• Hip Dysplasia: A common hereditary condition in dogs, occurs when the femur doesn’t fit snugly into the hip socket. It may cause lameness, discomfort and arthritis in advance age and can be managed with pain medication or surgery in severe cases.
  • Progressive Retinal Atrophy: An eye disorder that causes slow deterioration of the retina and may result in limited or complete loss of vision.
Care Features

The Redbone Coonhound needs perhaps more socialization than most breeds as they were bred for hunting. The introduction to new people, children, strange dogs, cats and other animals should begin as soon as possible, preferably from a very young age. It is highly recommended to enrol them in puppy kindergarten where their introduction to the new big world is done under professional guidance. It also allows for a bonding experience between the puppy and handler.

Another great training tool is the crate training which has proven efficient with house training as well as alleviating anxiety and stress levels when the owner is away from the house. It also helps protect the furniture and belongings from the wrath of a bored Redbone Coonhound as they can be quite destructive when bored and left unattended.

The breed is notorious for their short attention span, therefore to get the most out of training sessions, they need to be kept short and fun. The breed doesn’t like to repeat commands they have already mastered, and traditional training is often of no interest to them. They are a sensitive breed and don’t respond well to any form of harsh treatment or training.

The handler needs to be calm and consistent in reinforcing boundaries and rules in the form of plenty of praise and tasty rewards. The handler needs to establish themselves as a pack leader — that is why this breed is not the most suitable for a novice or inexperienced owner. They are independent thinkers and like to do things their way.

The Redbone Coonhound needs plenty of physical activity in the form of daily walks or jogs. They have to be leashed when they are not in a fenced and a secure area as they have the tendency to take off if they picked up an interesting scent and follow it regardless of what the owner has to say about it.

Hunting is their bread and butter but they also excel in search and rescue, tracking and are known to be great swimmers. Involving them in any of these would guarantee a very happy and accomplished Redbone Coonhound.

Feeding Schedule

The breed will benefit from a whole, balanced diet, specifically designed for their activity levels, age and size. High-quality diet, free of unnecessary additives such as corn and grain, and rich in meat protein goes a long way in providing the Redbone Coonhound with healthy skin, coat, bones, mental and physical vitality and longevity. It is recommended to divide their daily consumption into 2 meals as the breed is more prone than most to obesity.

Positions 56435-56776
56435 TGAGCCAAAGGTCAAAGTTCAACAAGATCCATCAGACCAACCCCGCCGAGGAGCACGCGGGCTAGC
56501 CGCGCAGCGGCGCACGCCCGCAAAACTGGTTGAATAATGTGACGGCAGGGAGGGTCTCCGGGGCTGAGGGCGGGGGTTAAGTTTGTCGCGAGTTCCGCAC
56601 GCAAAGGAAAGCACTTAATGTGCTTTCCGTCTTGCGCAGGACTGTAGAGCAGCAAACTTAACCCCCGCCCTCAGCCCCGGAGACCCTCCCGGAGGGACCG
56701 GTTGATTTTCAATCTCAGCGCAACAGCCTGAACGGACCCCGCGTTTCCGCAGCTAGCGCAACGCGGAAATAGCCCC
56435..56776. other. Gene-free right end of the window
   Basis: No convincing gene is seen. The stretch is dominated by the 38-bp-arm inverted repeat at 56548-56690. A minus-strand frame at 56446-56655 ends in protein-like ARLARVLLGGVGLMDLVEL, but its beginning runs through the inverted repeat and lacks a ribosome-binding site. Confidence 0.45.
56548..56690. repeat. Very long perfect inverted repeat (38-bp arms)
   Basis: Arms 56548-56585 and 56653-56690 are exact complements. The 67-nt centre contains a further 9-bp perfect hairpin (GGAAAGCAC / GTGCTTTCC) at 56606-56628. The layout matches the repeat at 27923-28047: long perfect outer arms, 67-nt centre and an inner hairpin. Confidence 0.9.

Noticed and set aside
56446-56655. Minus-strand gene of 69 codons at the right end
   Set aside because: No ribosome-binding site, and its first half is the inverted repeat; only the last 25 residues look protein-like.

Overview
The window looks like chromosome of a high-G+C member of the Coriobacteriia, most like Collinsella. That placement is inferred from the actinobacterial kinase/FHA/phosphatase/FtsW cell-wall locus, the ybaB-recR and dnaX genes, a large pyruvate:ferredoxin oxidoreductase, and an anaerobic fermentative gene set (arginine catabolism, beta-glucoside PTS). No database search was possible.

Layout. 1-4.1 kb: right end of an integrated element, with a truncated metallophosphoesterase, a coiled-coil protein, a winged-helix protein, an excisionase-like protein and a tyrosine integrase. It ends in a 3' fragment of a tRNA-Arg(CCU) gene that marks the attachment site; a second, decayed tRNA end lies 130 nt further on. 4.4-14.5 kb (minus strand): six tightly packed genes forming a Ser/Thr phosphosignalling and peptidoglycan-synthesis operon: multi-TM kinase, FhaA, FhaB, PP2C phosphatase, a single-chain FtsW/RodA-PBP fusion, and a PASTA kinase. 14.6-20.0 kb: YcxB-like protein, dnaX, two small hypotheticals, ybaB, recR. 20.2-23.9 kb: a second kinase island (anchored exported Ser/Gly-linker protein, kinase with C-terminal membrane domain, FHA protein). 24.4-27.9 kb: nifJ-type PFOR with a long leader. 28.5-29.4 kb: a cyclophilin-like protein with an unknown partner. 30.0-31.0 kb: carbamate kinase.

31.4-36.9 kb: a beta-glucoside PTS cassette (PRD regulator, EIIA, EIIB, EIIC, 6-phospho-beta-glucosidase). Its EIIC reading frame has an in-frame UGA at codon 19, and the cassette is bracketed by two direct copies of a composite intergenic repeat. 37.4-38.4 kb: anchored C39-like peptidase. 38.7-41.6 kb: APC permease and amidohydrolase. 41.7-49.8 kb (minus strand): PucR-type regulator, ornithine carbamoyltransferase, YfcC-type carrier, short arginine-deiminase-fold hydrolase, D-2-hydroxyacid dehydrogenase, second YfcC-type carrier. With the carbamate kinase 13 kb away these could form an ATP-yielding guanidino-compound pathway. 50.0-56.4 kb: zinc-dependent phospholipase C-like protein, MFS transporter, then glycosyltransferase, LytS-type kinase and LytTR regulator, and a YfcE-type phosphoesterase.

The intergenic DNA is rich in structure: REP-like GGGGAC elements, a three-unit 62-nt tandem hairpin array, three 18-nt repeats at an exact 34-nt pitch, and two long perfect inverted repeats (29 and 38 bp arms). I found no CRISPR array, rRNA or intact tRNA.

Coat, Color and Grooming

The Redbone Coonhounds have a beautiful rich dark red, coarse, short and smooth coat. The original ancestors had what looked like black saddles, but those were replaced through selective breeding with the solid red color they are known for today, some dogs still have some white but it is not very common.

The coat keeps them comfortable in different climates and allows them to work in difficult terrain. It is easy to take care of and usually only requires weekly brushing to avoid tangles and mats. The breed doesn’t shed much and is a good choice for people who don’t want hair on everything, as well as people with asthma or allergies. It is important to note that there is no such thing as a truly hypoallergenic dog. The allergens are usually found in the dog’s hair and saliva. Allergies can also build up over time and the only way to really know for certain is to spend plenty of time around the breed.

The breed’s floppy ears also require weekly maintenance. The floppy shape makes it easier for moisture and debris to be trapped in the ear canal, resulting in reoccurring ear infections.

Children And Other Pets Compatibility

The breed makes a great companion to children. Gentle and affectionate, they also can keep up with the children’s energy levels and find plenty of mischiefs together. It is a beautiful thing to witness the friendship between the Redbone Coonhound and the younger members of the family. As with all other breeds, children need to be taught the proper way to approach dogs and give them the respect they are due as well as space when they require it. Any tail or ear pulling should be discouraged immediately.

An alarming number of dogs are surrendered to shelters, abandoned or put down yearly because of failure on the adults’ part to educate children on proper dog handling etiquette. Play time between children and dogs should be supervised by an adult at all times.

The Redbone Coonhounds usually get along well with other dogs, as they have been bred to hunt in a pack. They get along with cats and smaller critters as long as they have been extensively socialized and raised together. Even then sometimes the breed’s strong prey drive is too high and they will give chase to cats, rabbits, gerbils and other smaller family pets.

The dog’s mentality and relationship to other people, children, other dogs, cats and other animals strongly depend on socialization, training, breeding, handler and environment. Although there are general traits in every breed, each dog should be treated as an individual.

The Redbone Coonhound makes a terrific addition to the active family or the avid hunters. They enjoy spending time outdoors with their families and curl up by the fire after a long day of activity or hunting.

They do require plenty of physical activity, human interaction and socialization. They are affectionate and loving towards their families and love the younger members of the family. Generally they get along great with other dogs, but due to their high prey drive would require supervision around cats and other smaller critters unless they were properly socialized or raised with them.

About the author
John Walton
John Walton

John Walton lives in Somerville, MA, with his two dogs, two sons, and very understanding mate. He is a Certified Pet Dog Trainer, a member of the International Association of Animal Behavior Consultants, a mentor trainer for the Animal Behavior College, an AKC Certified CGC Evaluator, and the Training Director for the New England Dog Training Club.